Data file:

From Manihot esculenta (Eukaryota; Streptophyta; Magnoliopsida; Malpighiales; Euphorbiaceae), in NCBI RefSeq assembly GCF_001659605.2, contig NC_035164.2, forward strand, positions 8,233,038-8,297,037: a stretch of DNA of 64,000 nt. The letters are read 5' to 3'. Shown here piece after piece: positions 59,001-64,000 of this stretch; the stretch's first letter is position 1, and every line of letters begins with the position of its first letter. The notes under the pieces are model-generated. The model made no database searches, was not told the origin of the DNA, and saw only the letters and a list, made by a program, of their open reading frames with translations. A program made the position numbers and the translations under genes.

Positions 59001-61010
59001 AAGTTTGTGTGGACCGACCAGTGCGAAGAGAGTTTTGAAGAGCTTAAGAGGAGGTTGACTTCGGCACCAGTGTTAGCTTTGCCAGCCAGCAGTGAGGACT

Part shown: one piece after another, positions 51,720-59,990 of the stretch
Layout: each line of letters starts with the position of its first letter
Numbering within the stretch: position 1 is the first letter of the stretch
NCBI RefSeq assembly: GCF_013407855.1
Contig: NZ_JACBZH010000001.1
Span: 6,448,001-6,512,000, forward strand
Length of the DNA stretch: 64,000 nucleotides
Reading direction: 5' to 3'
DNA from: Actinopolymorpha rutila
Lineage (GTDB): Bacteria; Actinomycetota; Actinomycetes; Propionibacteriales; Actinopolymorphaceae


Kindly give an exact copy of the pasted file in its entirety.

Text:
From Manihot esculenta (Eukaryota; Streptophyta; Magnoliopsida; Malpighiales; Euphorbiaceae), in NCBI RefSeq assembly GCF_001659605.2, contig NC_035164.2, forward strand, positions 8,233,038-8,297,037: a stretch of DNA of 64,000 nt. The letters are read 5' to 3'. Shown here piece after piece: positions 59,001-64,000 of this stretch; the stretch's first letter is position 1, and every line of letters begins with the position of its first letter. The notes under the pieces are model-generated. The model made no database searches, was not told the origin of the DNA, and saw only the letters and a list, made by a program, of their open reading frames with translations. A program made the position numbers and the translations under genes.

Positions 59001-61010
59001 AAGTTTGTGTGGACCGACCAGTGCGAAGAGAGTTTTGAAGAGCTTAAGAGGAGGTTGACTTCGGCACCAGTGTTAGCTTTGCCAGCCAGCAGTGAGGACT

Part shown: one piece after another, positions 51,720-59,990 of the stretch
Layout: each line of letters starts with the position of its first letter
Numbering within the stretch: position 1 is the first letter of the stretch
NCBI RefSeq assembly: GCF_013407855.1
Contig: NZ_JACBZH010000001.1
Span: 6,448,001-6,512,000, forward strand
Length of the DNA stretch: 64,000 nucleotides
Reading direction: 5' to 3'
DNA from: Actinopolymorpha rutila
Lineage (GTDB): Bacteria; Actinomycetota; Actinomycetes; Propionibacteriales; Actinopolymorphaceae